Smartwatches are a great way to receive notifications from your phone and track your health, right from your wrist. We've used and reviewed all the of the latest smartwatches for Android and iPhone, and here we've ranked ten of the best.
The Apple Watch Series 5, may seem like the obvious choice for iPhone users, but there are loads of great Wear OS rivals to choose from via Huawei, Motorola and others. Add in hybrid smartwatches from the likes of Withings and Fossil, and you're bound to find something that suits your style and has the features you need.
Your buying guide to the best smartwatches in 2020
Why do you need a smartwatch?
There's an interesting theory that smartwatches are to the smartphone what wristwatches were to the pocket watch. Picture the way the average gentlemen used to have to rummage through his pocket for his watch prior to the 20th century. Now skip forward 100+ years and the average smartphone user still has to dive into his/her pocket to check their phone.
The kicker now is that your smartphone holds far more information than a pocket watch ever did, yet all of which is still locked into your pocket.
Smartwatches aren't for making phone calls, although some can, but instead, they (among other things) provide a quick and easy way to check what notifications are on your smartphone, so you can decide whether it's worth delving into your pocket or searching around your bag to fetch your smartphone or not.
What type of smartwatch should you look for?
There are two types of smartwatch around at the moment: those with a colourful touchscreen, like you'd find on your phone and those which combine a regular analogue watch with smart features.
These are known as hybrid smartwatches - some have the smart bits almost completely hidden, while some give you information via a small integrated display.
While a fully-fledged smartwatch can do a lot more, the juice guzzling screen results in a shorter battery life. Semi-smart watches benefit from longer battery life with some even having separate cells for the watch and smart features.
If you're an Android user then a Wear OS (formerly Android Wear) smartwatch is the obvious choice but it's not necessarily the best for everyone. Google's OS tweaked for wearables also plays nicely with iOS but with cut down functionality so iPhone owners will get more from the Apple Watch. Read more on how to use Android Wear with iPhone.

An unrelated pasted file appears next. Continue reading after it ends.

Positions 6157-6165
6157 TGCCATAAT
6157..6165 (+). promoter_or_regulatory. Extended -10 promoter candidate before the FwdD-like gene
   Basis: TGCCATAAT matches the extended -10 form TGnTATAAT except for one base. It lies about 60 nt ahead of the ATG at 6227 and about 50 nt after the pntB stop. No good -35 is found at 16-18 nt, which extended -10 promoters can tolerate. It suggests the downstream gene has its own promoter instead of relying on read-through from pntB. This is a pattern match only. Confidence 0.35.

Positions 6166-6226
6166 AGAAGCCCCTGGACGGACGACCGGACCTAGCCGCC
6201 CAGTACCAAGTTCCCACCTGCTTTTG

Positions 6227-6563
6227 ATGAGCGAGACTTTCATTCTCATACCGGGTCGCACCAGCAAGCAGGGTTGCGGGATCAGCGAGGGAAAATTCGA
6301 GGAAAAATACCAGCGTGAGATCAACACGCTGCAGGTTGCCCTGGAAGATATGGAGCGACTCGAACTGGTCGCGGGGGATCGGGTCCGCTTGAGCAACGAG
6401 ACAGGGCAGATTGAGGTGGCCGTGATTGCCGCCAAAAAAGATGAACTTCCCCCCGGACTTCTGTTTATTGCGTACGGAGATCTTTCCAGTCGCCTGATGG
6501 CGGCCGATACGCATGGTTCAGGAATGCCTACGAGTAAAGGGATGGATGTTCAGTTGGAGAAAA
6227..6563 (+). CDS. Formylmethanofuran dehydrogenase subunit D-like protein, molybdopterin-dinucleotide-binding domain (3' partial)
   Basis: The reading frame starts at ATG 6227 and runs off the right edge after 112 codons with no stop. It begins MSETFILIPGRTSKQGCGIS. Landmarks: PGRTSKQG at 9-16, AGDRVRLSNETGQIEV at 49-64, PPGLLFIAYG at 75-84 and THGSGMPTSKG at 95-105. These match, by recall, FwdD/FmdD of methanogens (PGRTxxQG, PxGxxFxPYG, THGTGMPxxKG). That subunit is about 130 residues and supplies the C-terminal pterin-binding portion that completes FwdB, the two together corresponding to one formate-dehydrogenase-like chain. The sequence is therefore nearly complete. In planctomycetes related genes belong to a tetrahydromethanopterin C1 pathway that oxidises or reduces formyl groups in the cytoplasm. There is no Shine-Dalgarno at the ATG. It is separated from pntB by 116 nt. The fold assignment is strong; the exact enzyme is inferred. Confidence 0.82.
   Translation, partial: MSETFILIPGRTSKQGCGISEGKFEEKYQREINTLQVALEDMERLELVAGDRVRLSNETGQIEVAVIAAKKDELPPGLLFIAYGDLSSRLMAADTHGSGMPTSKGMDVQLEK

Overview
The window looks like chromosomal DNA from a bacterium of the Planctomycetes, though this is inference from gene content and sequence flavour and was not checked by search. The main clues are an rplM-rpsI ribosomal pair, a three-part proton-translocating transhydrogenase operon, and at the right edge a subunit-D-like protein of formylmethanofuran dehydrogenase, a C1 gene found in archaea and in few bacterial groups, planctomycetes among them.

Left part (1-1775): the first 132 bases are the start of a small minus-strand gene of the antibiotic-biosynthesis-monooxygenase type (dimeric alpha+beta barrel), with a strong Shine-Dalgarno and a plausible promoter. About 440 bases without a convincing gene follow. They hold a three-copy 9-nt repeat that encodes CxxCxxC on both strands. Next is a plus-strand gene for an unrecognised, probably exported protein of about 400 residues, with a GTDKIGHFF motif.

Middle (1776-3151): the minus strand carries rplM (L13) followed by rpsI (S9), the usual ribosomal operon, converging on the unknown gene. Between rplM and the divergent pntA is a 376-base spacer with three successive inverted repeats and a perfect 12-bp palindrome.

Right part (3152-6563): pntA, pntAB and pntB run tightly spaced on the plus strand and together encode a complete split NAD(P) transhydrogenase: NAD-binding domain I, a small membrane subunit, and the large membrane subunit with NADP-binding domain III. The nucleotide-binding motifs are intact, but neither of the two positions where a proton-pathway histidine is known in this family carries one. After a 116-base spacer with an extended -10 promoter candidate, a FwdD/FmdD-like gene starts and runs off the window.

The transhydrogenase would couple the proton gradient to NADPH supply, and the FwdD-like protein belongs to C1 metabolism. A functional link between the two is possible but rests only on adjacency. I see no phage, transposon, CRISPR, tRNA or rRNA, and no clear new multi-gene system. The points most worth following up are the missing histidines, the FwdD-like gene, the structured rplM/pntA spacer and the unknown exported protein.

What makes a good smartwatch?
When testing for the best smartwatch, the important factors to consider are 'how much of your smartphone's functionalities can it perform?', and 'how well does it handle each task?', the final attribute is obviously style - it's still bling after all.
You'll also want to make sure it's compatible with your smartphone - some are only for iPhone or Android while others support most phones. Note that Wear OS now has iOS support but, like we already said, the experience is cut down in comparison.
Fitness fans will want to look for a device with a heart rate monitor and built-in GPS, although the heart rate monitors are often poor. Many also come with NFC which can be used for contactless payment via services like Google Pay.
We consider the important factors of a smartwatch to be level of notification detail, battery life, style, water resistance, compatibility with a range of devices/smartphones, plus additional features such as microphones and Wi-Fi support so you don't have to connect to a phone for full functionality.
With very similar, if not identical, hardware on offer with many of the Wear OS smartwatches, a large part of the decision will come down to design and price.
1. Amazfit GTS
- Reviewed on: 2 October 2019
The Amazfit GTS looks an awful lot like an Apple Watch, with an uncannily similar metal body rectangular AMOLED display - though it actually runs a little slimmer than Apple's own device.
Despite that this is still a fraction of the cost of Apple's latest, despite offering way more battery life (up to a month as long as you keep the always-on display turned off) and additional features like sleep tracking.
Software is the only thing that lets the GTS down really. Amazfit's operating system is slow and a little awkward, and the same problems extend to its phone app. Plus, since it's all proprietary there's no app support beyond some basic phone notifications. It's enough to make you miss Google's Wear OS, which is really saying something, and is the only major downside to a smartwatch that otherwise punches far above its weight.
Read our Amazfit GTS review.
- Reviewed on: 2 October 2019
It's unsurprising that the Series 5 is the best Apple Watch to date and remains the best smartwatch you can buy. If you have an iPhone that is, although we'd bet plenty of Android users would happily get one if the compatibility was there.
This model has been improved namely with an always-on display along with other minor enhancements. The price varies wildly depending on how luxurious you want to go. The good thing is that the watch itself is still the same at the base price.
Read our Apple Watch Series 5 review.
3. Fossil Gen 5
- Reviewed on: 11 September 2019